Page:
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'Mostly angry': Louisville woman doesn't buy new shoes, clothing so she can afford her insulin

Anna Crowley found out the insulin her doctor prescribed to control her diabetes isn’t an option even though it is available at her local pharmacy.

LOUISVILLE, Ky. — Kentucky has the 4th-highest mortality rate due to diabetes in the nation, according to state officials. To combat the problem, new legislation is helping a portion of those with diabetes in Kentucky to afford insulin, which can be potentially lifesaving. 

Many argue it’s a great first step, but there are still too many people without a safety net. 

81-year-old Anna Crowley found out the insulin her doctor prescribed to control her diabetes isn’t an option even though it is available at her local pharmacy.

“I can't afford $400 a month," said Crowley, who lives in Louisville. 

She said it’s not sufficiently covered by her health plan. 

“They definitely shouldn't be this expensive," she said.

So she’s settling for another version of insulin she buys from Wal-Mart. She says it doesn’t work as well. The high cost of managing her diabetes has made her cut costs elsewhere, like not buying new shoes or clothing she said.

But she puts that off for a potentially lifesaving drug. 

The pharmacy owner, Rebecca Fletcher, said her hands are tied. 

“A bottle of rapid-acting insulin… can start off, you know, around $275 to $300," said Fletcher.

Other types are even pricier.

“So that's going to be around $440," said Fletcher.

A vial of insulin at her pharmacy costs up to around $700. That's if someone needed insulin without adequate insurance. But it costs just a small fraction to make. So why is it so expensive?

“It's a great question," said Fletcher. 

RELATED: Yes, insulin costs about $10 to make but sells for nearly $300

Between 2014 and 2018, the average list price of insulin in the United States increased by more than 40%, according to researchers at the University of Southern California (USC) Schaeffer Center for Health Policy & Economics.

The FOCUS team interviewed Fletcher, along with nonprofits, lawmakers and endocrinologists about why. 

“It's a very complicated problem," said Fred Williams, an endocrinologist at the University of Louisville.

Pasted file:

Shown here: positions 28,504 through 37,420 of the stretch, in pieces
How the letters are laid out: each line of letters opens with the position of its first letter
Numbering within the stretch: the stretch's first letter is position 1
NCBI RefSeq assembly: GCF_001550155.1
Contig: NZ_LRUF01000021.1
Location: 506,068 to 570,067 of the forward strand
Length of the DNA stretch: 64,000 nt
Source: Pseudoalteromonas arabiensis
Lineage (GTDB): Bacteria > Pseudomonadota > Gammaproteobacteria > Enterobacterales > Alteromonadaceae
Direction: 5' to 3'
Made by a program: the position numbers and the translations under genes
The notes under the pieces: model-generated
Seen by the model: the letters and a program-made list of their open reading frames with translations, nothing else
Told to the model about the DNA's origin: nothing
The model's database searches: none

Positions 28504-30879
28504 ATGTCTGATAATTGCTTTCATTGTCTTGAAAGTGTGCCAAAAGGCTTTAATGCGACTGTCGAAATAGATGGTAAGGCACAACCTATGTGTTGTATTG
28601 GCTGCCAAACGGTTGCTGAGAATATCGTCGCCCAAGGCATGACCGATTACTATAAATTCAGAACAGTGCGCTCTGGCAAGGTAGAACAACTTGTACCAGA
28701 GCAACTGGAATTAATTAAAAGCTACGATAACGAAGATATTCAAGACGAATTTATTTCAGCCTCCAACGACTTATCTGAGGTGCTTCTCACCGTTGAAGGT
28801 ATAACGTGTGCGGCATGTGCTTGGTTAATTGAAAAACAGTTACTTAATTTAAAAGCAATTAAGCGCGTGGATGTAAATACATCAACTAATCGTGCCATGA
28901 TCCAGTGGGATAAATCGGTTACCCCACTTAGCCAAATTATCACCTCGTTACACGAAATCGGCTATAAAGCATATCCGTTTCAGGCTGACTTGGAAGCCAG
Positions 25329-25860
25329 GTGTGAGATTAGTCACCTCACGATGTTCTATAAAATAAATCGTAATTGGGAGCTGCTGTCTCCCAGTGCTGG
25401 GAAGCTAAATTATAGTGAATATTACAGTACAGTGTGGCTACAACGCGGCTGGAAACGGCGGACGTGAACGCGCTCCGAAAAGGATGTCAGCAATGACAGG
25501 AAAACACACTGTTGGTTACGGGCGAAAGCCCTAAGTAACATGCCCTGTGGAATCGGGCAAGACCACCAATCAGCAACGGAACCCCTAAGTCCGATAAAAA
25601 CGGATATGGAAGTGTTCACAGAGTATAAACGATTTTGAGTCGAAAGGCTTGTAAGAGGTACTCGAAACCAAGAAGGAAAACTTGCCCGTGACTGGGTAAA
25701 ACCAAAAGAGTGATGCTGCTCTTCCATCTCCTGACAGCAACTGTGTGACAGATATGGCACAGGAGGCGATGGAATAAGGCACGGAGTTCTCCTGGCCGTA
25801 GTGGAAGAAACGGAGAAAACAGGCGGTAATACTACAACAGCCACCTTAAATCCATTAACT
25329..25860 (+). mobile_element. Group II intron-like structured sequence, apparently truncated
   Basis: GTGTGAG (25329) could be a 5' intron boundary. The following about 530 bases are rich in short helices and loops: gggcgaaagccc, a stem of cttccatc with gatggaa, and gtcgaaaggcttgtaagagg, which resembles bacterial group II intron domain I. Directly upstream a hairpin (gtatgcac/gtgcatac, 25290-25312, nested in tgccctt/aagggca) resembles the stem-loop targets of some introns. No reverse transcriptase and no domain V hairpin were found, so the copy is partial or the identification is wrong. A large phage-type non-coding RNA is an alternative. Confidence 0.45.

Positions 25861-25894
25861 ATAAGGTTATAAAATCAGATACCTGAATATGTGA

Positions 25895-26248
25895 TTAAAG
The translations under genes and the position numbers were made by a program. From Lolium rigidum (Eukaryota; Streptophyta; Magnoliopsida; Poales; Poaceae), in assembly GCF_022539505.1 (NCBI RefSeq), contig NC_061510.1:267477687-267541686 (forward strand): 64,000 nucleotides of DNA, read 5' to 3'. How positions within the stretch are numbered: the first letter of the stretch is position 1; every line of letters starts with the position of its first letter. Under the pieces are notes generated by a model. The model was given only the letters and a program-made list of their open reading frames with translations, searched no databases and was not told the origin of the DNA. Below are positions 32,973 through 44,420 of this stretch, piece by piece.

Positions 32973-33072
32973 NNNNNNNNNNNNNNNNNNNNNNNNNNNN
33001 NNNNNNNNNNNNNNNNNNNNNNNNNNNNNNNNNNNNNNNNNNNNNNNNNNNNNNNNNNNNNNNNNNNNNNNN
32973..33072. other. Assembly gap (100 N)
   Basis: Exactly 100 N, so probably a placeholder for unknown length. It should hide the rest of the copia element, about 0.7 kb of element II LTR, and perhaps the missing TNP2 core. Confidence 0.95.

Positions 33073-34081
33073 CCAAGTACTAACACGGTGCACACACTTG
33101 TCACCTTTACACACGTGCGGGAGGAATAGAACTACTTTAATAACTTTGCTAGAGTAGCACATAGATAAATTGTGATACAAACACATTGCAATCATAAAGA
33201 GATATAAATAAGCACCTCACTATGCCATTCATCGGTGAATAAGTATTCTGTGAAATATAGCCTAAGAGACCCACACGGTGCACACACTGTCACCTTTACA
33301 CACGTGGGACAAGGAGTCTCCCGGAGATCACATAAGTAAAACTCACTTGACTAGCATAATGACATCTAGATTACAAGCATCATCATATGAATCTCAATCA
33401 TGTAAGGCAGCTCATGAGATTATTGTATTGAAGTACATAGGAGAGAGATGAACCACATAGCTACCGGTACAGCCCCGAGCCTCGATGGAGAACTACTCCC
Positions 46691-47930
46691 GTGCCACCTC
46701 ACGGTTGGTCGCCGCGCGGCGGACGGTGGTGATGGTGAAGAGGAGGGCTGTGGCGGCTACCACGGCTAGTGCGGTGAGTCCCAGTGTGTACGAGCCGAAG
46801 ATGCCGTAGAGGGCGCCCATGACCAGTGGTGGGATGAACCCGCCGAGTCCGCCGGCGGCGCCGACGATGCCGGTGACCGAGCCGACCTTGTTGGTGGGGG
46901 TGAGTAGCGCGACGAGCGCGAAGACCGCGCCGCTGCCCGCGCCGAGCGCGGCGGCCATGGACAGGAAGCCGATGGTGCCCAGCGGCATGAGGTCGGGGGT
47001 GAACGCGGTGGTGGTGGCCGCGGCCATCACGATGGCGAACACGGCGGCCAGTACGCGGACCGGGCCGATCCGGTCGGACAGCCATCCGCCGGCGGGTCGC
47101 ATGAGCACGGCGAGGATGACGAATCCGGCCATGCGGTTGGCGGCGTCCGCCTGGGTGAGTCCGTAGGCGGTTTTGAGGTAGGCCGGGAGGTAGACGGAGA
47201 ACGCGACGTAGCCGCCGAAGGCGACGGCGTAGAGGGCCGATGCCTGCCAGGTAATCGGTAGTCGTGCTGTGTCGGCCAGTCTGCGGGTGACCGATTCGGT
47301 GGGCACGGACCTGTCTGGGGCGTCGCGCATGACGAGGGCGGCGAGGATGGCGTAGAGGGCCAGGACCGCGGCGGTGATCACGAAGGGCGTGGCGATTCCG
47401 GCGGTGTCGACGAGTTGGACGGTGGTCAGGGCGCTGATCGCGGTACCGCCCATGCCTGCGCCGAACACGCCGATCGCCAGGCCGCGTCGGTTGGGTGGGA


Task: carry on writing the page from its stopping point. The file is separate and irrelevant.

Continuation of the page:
The problem of insulin’s skyrocketing cost stems largely from the limited competition and lack of transparency throughout the supply chain. Industry experts said that enables parts of the supply chain to reap big profits.   

“Everyone's just kind of taking a cut here and there and there," said Fletcher.

Among those most responsible for the rising cost of insulin, according to researchers, are middlemen. They include the wholesaler, pharmacy, health plan and pharmacy benefit manager (PBM) who negotiates prices. Over the years, middlemen have grown to account for more than half of insulin’s cost according to the USC researchers.

Fletcher said the patient ultimately pays the price. 

The result can be devastating. Williams said some patients make their insulin last much longer than it should.

“They ration their medicine," says Williams. 

It can lead to serious health complications.

“Like heart attack, stroke, blindness," he said.

It can even lead to death. But recent legislation in Kentucky has made strides to make insulin more affordable. As of January 1, Kentucky became one of 20 states to put a cap on the monthly amount people with diabetes pay for their insulin. Washington D.C. also has an insulin copay cap in place.

Credit: Andrea Ash/WHAS-TV
The states in red show where there are insulin copay caps.

But it only applies to a portion of Kentucky’s diabetic population: state employees and people with state-regulated health plans. 

“So it catches a lot of people in Kentucky," said Rep. Patti Minter, (D) KY 20th District.

But it doesn't catch everyone. Minter estimates the legislation applies to less than half of people with diabetes in the state. For the rest, insulin prices may be insurmountable.